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Arts + Lifestyle

The CF To-Do List: January 2022

Your monthly cultural crib sheet compiled by Citizen Femme.

Designed for cosmopolitan globetrotters – based anywhere from London to New York – we’ve rounded up the best exhibitions to see, the films to watch, and the events to catch in your chosen city this month.

Klimt: The Immersive Experience, London, UK

This immersive art experience showcasing the wonderful work of Gustav Klimt should be top of your to-do list for 2022. Granted, the exhibition doesn’t start until July 2022, but tickets have now gone on sale and are expected to sell out quickly – so best to book ahead. Taking place at an, as yet, undisclosed location in London, visitors can view Klimt’s most famous artwork in a 20,000sq ft space with floor-to-ceiling digital projections enveloping them as they pass through the space. The highlight: a VR-technology assisted ten-minute journey through ‘a day in the life of the artist’.

Christian Dior: Designer of Dreams, Brooklyn Museum, New York, US

If you missed this exhibition in Paris, London, and/or Shanghai, don’t get caught out again. Christian Dior: Designer of Dreams at Brooklyn Museum traces ‘the groundbreaking history and legacy of the House of Dior’, featuring unique pieces (including over two hundred haute couture garments) drawn primarily from the Dior archives. Ogle over the ‘French couturier’s fabled silhouettes, including the New Look,” which debuted in 1947′, and learn of Dior’s many inspirations. An exhibition stand out: the toile room; a tribute to the Ateliers, and a sight to behold.

In Conversation With Stacey Dooley, FANE, UK Tour

Celebrating the publication of her new book, Are You Really OK? Understanding Britain’s Mental Health Emergency, TV doyenne, Stacey Dooley is kicking off her tour at the Barbican at the end of the month. The book, ‘which explores the mental health crisis in Britain and its particular impact on young people’, was ‘inspired by Stacey’s two most recent documentaries on mental health’. The ‘In Conversation’ event (which runs at 110 minutes) will also touch on ‘broader topics tackled in her documentaries – poverty, addiction, identity, the pressures of social media – and look back on the stand-out moments and interactions from her wide-reaching career’.

Liza Lou (b. 1969), Kitchen, 1991-96. Beads, plaster, wood, and found objects, 96 x 132 x 168 in. (243.8 x 335.3 x 426.7 cm). Whitney Museum of American Art, New York; gift of Peter Norton 2008.339a-x. Photograph by Tom Powel. © Liza Lou

Making Knowing: Craft in Art, 1950–2019, Whitney Museum, New York, US

Spotlighting ‘how visual artists have explored the materials, methods, and strategies of craft over the past seven decades’ the Whitney Museum’s current exhibition, Making Knowing: Craft in Art, 1950–2019, places focus on craftsmanship and ‘craft-informed techniques’. From those ‘with long histories, such as weaving, sewing, or pottery’, to experimentation with textiles, thread, clay, beads, and glass, among other mediums, the exhibition spans some eighty works by more than sixty artists, with pieces on display drawn primarily from the Whitney’s collection. A charming show, that places tactility and the handmade at its centre; catch it before it closes on 1 February.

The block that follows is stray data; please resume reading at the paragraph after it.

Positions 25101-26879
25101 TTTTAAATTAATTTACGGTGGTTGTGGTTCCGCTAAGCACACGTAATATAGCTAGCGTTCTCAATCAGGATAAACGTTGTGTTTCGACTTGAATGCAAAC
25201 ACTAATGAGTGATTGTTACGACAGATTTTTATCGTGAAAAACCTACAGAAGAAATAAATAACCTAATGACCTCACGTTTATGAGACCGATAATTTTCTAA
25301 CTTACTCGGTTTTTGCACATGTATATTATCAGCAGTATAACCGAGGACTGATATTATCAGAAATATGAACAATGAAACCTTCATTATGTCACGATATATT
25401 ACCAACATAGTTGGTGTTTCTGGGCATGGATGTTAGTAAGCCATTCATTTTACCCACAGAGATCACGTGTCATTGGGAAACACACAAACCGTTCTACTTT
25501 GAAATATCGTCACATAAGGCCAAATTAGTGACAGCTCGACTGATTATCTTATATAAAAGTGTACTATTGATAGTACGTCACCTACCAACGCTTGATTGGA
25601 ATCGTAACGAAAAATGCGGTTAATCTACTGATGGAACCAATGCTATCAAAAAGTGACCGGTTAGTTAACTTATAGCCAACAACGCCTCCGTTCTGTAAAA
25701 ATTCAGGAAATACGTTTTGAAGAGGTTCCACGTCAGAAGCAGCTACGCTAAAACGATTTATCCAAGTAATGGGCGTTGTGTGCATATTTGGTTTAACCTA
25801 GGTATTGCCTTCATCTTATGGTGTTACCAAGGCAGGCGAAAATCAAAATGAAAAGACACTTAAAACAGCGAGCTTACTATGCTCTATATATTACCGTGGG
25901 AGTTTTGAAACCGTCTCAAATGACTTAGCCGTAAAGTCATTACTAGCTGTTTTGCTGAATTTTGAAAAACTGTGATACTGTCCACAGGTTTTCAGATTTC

Francis Bacon, Study for Chimpanzee, 1957 Oil and pastel on canvas, 152.4 x 117 cm Peggy Guggenheim Collection, Venice Solomon R. Guggenheim Foundation, New York Photo: David Heald (NYC) © The Estate of Francis Bacon. All rights reserved. DACS 2021

Francis Bacon: Man and Beast, Royal Academy, London, UK

One of the most important painters of the 20th century, Irish-born artist Francis Bacon’s catalogue of work has a certain poignancy. In the RA’s latest exhibition, Francis Bacon: Man and Beast, which spans Bacon’s 50-year career, particular focus is placed on ‘Bacon’s unerring fascination with animals’ – a running theme across the artist’s outputs. ‘Whether chimpanzees, bulls, dogs, or birds of prey, Bacon felt he could get closer to understanding the true nature of humankind by watching the uninhibited behaviour of animals.’

CF Top Tip: Look out for Bacon’s last-ever painting, Study of a Bull, ‘alongside a trio of bullfight paintings which will be exhibited together for the first time’.

Painted enamel rose with nephrite leaves standing in a rock crystal pot, from Fabergé's London stock when the branch closed in 1917 © Wartski, London

Fabergé In London: Romance To Revolution, V&A, London, UK

The V&A’s latest exhibition is truly swoon-worthy. Lust over decadent creations by master goldsmith, Carl Fabergé – ‘the man behind the internationally recognised firm symbolising Russian craftsmanship, luxury, and elegance’ – and learn about his vision and craftsmanship in the process. ‘The Anglo-Russian relationship which saw the opening of a London branch in 1903’ is a key focus of the exhibition, and an interesting angle from which to explore. For many, the highlight of the exhibition will be those inimitable jewel-encrusted eggs – this is after all an exceedingly rare opportunity to see so many of them displayed together.


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